Rotaviruses are the leading etiologic agent of viral gastroenteritis in infants and young children worldwide and are responsible for an estimated 140,000 deaths each year in developing countries [1]. The typical classification of rotaviruses was derived from their genome composition and the immunological reactivity of three of their structural proteins: VP6, VP7 and VP4. Rotaviruses are classified into at least 7 groups (A to G) according to the immunological reactivity of the VP6 middle layer protein, with group A rotavirus being the most commonly associated with infections in human. The two outer capsid proteins VP7 and VP4, elicit neutralizing antibodies that can induce viral protection. Using these two proteins, a traditional dual classification system of group A rotaviruses into G (depending on the VP7 glycoprotein) and P (depending on the protease-sensitive VP4) types was established [2]. At least 36 different G-serotypes and 51 P-types have been identified among human and animal rotaviruses [3]. Viruses carrying G1[P8], G2[P4], G3[P8] and G4[P8] represent over 90% of human rotaviruses strains co-circulating in most countries [2], with the P[8] genotype, which comprises four different genetic lineages (I to IV [4]), being particularly relevant [5].

Virus-HBGAs interaction has emerged as an important factor in viral infectivity. Contrarily to other enteric viruses (i.e.: norovirus), the relevance of HBGA interaction in rotaviruses was first neglected, and virus-host cell attachment studies were mainly focused on binding to sialic acid, until interactions with HBGA were suggested by VP8* structural analyses [20] and experimentally determined in sialidase-insensitive strains [6]. In norovirus many studies point to the human FUT2 polymorphism as a key feature affecting viral infectivity [17, 18]. Individuals carrying two null FUT2 alleles lack fucosyl transferase-2 activity, do not express H antigen structures at the intestinal mucosa and in secretions (non-secretors) and are less susceptible to norovirus. While previous studies showed no correlation between the secretor status and rotavirus infection [17], the most recent studies show that antibody titers to rotavirus [13], rotavirus gastroenteritis incidence [14] and vaccine take [15] correlate with the FUT2 phenotype. However, the molecular mechanisms of these correlations were unknown until now. The previously reported interaction of H1 antigen (Fuc-α1,2-Gal-β1,3-GlcNAc) with the most common human rotavirus P genotype P[8] that has been further characterized here at the structural level, highlights the importance of the secretor phenotype on the incidence of rotavirus diarrhea. We have determined the characteristics of this interaction, acknowledging a new binding site for H1 in VP8* common for all the members of P[II] genogroup. Our results show that physical interaction between the H1 antigen and P[8] rotavirus occurs through the precursor side of the molecule (LNB), reinforcing the idea that the main carbohydrate-protein contacts are made via the N-acetyl-glucosamine moiety [7]. NMR studies on A-antigen binding of P[9] and P[14] VP8*, demonstrated that the L-fucose moiety does not make contacts with VP8* and rather it remains exposed to the solvent with a high degree of flexibility [21]. However, in the same study VP8* from genotypes P[4] and P[6], that did not recognize A-antigen in our assays, were shown to bind this antigen and L-fucose-protein contacts were evidenced [21]. Structural data from P[4] and P[6] VP8* in complex with LNFPI also showed a limited but direct interaction of the α1,2-linked L-fucose with the protein, namely via the R209 residue, which is conserved in all proteins from genogroup P[II] [12]. Due to the minimal interaction of the secretory L-fucose to VP8*, the authors of this study hypothesize that this glycan moiety has a low contribution to binding affinity and that a strong interaction would be expected for the unfucosylated H1 precursor, explaining the epidemiological studies that do not correlate the FUT2 status to infection by P[4] and P[6] genotypes [22]. Contrarily to this, we show that although the L-fucose moiety of H1 makes indirect contacts with P[8] VP8*, it stabilizes the competent conformation of the LNB moiety to interact with the sugar binding residues, resulting in two-fold lower Kda for H1 compared to LNB. This small but significative difference may be of relevance in the viral susceptibility context between secretors and non-secretor (FUT2-/-) individuals. Furthermore, a weaker interaction to LNB may also explain why infection of P[8] rotaviruses can occur, at a lower level, in non-secretor individuals [23] and it also accounts for the inhibitory effect of LNB in in vitro rotavirus infection reported here.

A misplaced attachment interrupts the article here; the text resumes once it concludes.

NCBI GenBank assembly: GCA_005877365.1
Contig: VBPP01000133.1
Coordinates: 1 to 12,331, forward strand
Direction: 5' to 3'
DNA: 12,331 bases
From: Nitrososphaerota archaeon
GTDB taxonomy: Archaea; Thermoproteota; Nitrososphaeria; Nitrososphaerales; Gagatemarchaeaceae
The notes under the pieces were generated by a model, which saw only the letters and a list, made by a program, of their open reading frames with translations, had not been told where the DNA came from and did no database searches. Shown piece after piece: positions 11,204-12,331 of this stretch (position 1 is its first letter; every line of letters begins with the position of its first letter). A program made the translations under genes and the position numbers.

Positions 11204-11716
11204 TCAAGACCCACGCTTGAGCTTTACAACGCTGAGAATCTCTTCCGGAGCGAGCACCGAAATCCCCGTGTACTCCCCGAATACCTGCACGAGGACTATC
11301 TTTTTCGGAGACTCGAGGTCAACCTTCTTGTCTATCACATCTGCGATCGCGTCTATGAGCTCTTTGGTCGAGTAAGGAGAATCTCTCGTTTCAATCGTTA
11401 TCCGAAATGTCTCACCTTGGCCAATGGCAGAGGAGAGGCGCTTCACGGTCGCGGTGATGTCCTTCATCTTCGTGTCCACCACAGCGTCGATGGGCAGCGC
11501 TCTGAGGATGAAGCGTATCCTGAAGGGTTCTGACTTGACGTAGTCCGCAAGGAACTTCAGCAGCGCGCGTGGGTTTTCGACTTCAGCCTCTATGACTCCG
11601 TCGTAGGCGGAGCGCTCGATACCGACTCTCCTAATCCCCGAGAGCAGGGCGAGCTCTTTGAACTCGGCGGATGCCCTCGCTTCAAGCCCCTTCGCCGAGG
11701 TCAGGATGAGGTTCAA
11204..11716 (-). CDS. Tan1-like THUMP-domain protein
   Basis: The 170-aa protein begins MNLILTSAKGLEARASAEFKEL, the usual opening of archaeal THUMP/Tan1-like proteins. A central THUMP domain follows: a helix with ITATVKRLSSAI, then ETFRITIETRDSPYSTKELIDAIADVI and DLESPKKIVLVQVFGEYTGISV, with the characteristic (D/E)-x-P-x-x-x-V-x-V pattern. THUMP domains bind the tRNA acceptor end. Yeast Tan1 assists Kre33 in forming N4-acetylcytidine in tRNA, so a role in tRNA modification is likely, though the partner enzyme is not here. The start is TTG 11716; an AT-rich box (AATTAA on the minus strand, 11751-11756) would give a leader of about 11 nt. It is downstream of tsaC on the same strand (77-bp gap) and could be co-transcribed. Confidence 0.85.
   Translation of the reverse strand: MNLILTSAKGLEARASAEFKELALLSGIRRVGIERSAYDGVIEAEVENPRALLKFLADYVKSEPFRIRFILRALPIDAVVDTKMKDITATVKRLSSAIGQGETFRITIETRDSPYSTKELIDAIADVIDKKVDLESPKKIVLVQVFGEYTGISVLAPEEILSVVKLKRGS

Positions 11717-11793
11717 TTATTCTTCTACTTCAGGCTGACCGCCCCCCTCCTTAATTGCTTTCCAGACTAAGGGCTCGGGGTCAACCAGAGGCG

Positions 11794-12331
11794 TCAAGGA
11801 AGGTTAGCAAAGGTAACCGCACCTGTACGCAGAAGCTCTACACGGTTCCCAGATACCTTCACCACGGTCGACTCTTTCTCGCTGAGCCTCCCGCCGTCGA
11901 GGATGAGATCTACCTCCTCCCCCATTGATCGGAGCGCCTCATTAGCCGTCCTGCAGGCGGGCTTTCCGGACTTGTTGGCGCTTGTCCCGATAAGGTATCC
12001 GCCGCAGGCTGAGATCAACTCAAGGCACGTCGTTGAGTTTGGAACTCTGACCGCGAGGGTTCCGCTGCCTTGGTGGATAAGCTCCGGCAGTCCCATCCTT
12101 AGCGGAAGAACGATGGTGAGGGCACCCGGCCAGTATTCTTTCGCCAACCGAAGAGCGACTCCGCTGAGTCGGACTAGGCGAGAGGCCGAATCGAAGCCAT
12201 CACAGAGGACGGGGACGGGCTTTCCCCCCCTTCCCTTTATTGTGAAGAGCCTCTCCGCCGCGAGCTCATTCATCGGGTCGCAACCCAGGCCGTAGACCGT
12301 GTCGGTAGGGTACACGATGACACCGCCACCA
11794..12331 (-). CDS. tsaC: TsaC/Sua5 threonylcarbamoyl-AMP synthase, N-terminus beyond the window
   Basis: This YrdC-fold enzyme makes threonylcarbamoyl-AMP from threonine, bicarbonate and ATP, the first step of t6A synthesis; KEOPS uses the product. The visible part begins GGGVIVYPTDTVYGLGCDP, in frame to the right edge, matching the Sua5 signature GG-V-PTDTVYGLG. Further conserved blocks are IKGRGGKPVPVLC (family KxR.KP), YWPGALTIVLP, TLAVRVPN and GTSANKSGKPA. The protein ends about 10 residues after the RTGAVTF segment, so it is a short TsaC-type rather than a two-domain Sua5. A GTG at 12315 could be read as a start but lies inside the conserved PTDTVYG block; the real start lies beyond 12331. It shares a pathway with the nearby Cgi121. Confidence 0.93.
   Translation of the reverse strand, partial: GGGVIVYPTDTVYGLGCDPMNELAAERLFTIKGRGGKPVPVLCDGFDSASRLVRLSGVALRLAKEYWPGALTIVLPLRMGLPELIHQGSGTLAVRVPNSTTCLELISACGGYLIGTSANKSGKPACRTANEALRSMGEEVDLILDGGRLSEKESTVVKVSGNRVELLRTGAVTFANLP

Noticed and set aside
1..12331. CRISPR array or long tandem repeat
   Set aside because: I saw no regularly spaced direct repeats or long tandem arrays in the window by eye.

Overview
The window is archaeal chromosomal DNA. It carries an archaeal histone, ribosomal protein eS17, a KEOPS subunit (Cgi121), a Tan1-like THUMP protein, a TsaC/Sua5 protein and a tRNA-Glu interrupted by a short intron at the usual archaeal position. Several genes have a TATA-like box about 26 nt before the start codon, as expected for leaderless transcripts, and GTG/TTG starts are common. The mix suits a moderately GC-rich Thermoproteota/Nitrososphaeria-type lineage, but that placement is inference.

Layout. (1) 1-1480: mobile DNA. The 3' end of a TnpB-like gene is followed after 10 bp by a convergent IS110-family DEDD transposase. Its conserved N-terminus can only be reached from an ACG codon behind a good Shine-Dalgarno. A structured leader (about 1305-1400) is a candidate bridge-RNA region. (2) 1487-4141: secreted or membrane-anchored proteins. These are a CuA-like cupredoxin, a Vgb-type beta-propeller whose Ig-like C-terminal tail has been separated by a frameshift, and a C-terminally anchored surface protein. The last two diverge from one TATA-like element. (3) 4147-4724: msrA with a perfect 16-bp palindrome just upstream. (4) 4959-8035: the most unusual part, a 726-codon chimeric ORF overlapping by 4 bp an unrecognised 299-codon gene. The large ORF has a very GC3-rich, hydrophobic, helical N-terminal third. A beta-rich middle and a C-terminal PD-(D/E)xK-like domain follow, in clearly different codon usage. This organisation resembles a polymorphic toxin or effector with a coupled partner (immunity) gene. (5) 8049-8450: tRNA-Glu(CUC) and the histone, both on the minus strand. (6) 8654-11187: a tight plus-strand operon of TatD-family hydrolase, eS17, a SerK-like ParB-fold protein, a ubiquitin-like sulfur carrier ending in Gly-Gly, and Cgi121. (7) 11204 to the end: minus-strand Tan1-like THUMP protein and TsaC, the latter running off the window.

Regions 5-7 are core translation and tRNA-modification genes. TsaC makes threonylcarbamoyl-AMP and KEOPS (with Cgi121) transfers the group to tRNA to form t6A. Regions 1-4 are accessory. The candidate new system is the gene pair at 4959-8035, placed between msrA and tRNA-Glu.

Source:

http://doi.org/10.1371/journal.ppat.1007865